I hadn’t intended to write about Kazuo Koike and Yoshihiro Morifuji’s Hulk this early, but fortune favors the bold, I suppose. A few minutes after my second Lone Wolf and Cub post went live, I noticed a comment caught in my spam trap. I’m glad I stopped to read it, because it’s a gem. It originally ran in Weekly Bokura Magazine beginning in 1970, and I’m reasonably sure that this is the first time Americans have really gotten a chance to see it.
Garret sent over the link to a full scan of Hulk and thanked me for visiting his site. And, wow! It’s really interesting to see. I bothered a few Japanese-speaking friends until they agreed to help me figure out a few of details. The katakana for the title reads “Haruku.” Later in the volume, the logo treatment changes so that it reads “Haruku: Monsutaa Komiku.” “Hulk: Monster Comic.”
From what I and my lovely assistants managed to figure out of the story, it stars Dr. Araki, survivor of Hiroshima. Both of his parents died in the blast, and he’s come to Nevada to work on the gamma bomb. General Ross, Major Talbot, and Igor retain their names, but Rick Jones has been turned into Ricky Tenda. He’s got a Japanese mom and an American dad. Betty Ross is now Mitsuko, though Dr. Araki calls her Mitchan.
The story seems to be the usual. An honorable and kind scientist helps create something terrible, and that terrible thing blows up in his face when he rescues a young ne’er do well. A Russian spy refuses to halt the explosion, and the scientist turns into the Hulk, a beast who knows only pain and anger.
Actually, that last bit may not be true. I’m not exactly sure what makes Dr. Araki turn into the Hulk. There’s a bit where Ricky beats the daylights out of him with a broom to keep him from turning, and it works. If it was anger that makes him transform, I’d think that that would just make the whole situation worse, but who knows!
The art’s really neat. There’s a solid Tezuka influence in the work, particularly noticeable women, children, and mouths. There are a few chapter breaks which make me think that Morifuji just got a chance to go wild with a paintbrush. The shading seems very ink-washy at times, too, though there is also a lot of traditional crosshatching and inking to show blacks.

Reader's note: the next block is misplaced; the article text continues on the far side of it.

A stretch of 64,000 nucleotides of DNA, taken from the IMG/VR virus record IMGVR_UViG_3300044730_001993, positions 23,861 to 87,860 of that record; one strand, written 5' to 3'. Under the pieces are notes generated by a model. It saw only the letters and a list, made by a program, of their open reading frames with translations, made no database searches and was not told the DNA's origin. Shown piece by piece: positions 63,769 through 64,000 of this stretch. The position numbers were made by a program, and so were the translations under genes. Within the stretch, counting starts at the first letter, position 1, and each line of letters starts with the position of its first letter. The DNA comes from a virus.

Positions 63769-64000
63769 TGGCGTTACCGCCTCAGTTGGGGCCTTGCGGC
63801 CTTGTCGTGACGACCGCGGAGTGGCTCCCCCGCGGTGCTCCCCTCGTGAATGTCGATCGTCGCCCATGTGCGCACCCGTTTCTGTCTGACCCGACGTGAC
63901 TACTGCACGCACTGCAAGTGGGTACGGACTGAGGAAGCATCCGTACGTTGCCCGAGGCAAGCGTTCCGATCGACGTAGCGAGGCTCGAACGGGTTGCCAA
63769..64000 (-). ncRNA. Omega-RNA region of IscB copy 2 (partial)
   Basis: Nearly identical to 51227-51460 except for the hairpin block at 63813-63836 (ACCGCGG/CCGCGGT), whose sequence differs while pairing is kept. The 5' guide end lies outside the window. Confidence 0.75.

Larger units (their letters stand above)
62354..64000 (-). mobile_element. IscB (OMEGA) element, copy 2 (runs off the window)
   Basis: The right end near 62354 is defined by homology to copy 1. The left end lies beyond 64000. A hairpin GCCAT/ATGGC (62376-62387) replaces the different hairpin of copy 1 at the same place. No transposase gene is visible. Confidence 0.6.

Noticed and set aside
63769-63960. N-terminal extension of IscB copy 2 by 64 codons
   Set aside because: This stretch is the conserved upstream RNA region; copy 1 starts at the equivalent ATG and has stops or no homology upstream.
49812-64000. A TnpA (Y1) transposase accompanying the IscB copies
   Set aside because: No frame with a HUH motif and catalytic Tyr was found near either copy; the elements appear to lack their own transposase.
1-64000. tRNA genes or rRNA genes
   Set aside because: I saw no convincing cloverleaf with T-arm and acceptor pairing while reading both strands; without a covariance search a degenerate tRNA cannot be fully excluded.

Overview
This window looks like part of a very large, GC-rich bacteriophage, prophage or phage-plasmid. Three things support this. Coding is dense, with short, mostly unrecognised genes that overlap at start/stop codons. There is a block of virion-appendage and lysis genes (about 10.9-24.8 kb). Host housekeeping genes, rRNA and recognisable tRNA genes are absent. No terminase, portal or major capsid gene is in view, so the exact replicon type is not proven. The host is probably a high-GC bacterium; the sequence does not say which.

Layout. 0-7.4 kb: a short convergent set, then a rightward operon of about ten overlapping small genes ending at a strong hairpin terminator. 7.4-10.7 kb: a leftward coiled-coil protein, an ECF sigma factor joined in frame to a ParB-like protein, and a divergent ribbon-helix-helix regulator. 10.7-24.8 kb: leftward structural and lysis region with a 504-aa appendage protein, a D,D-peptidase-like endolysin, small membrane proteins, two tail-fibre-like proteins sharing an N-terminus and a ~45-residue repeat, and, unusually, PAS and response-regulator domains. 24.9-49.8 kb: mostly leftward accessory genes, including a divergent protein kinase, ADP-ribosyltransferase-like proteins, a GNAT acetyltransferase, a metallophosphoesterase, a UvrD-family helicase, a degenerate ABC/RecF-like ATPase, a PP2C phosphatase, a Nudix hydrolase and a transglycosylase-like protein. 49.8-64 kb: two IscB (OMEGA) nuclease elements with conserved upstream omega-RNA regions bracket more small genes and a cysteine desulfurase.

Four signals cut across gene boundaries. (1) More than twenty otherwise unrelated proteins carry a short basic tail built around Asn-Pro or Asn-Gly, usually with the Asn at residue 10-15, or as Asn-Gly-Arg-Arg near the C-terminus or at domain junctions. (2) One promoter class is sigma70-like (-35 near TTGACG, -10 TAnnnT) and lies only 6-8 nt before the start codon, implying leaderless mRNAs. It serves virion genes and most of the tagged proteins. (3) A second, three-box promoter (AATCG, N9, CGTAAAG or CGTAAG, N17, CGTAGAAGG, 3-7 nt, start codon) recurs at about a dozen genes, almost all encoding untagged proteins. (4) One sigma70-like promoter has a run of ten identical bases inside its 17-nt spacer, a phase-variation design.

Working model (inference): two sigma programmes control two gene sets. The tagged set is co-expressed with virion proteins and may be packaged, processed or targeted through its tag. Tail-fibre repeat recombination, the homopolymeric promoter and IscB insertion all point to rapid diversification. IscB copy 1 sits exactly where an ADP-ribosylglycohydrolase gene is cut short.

The fight scenes are all speed lines and movement. They’re very easy to follow, and the big panels give Morifuji plenty of room to do some interesting things. Hulk’s transformations are great, too, as we get to see each in-between stage. One of my favorite sequences is when Mitsuko realizes that Araki is Hulk, thanks to a spectacularly ill-timed bout of sleep-talking by Ricky. The scream (?) behind Betty, her facial expression, and the fact that she is almost definitely explaining what she just realized in her word balloons totally works. All it’s missing is a Hitchcock Zoom.
The English sound effects are also fascinating. I don’t know if I’ve ever read an untranslated manga that used them before, so it was quite a surprise to see a “BOOOM!” or “THWOOMF!” on the page. The plethora of two page spreads are also surprising. While they aren’t full page spreads, telling a story using both facing pages, rather than just one, is something else that struck me as interesting.
The fashion in the book is pretty neat. There are a metric ton of overcoats, blazers, and trenchcoats. The non-coat-based fashion is a little old fashioned, but wouldn’t be too out of place today. Ricky is pretty modern looking, and Mitsuko, barring a sweatervest over a dress with long sleeves about halfway through the book, does pretty well, too.
I think I’d enjoy reading this in English. Dr. Araki being a child of Hiroshima must lead to an interesting conflict, since he’s in the business of making bombs now. There’s a pretty amazing marriage sequence, too. As is, I think we’re going to have to settle for these rips. Judging by the page numbers, it was never collected, which may make hard copies extremely hard to come by. It’s almost 40 years old at this point, and the magazine which published it has been out of business since 1971.
I’ve taken the liberty of downloading the images that Garret so helpfully linked me to, adding a couple of pages for context, and uploading it again. You can get it from sharebee (popups), megaupload, badongo, and a fistful of other places if you click that sharebee link. If you dig it, sling the link around. I thought about doing some color-correcting, but I’d rather let it stand as-is rather than muck it up somehow. A few of the pages are overly blue, but the quality stays up throughout. Even just as a historical piece, it’s pretty fascinating.
4thletter! is clearly your #1 source for Hulk-related manga, be it Incredible or Hogan. Next week, I’ll review the 2nd volume of Lone Wolf & Cub.
Update! It appears that the English sound effects are in because some of the panels are swipes from Herb Trimpe, according to this post on ComicBoards.com! How crazy is that?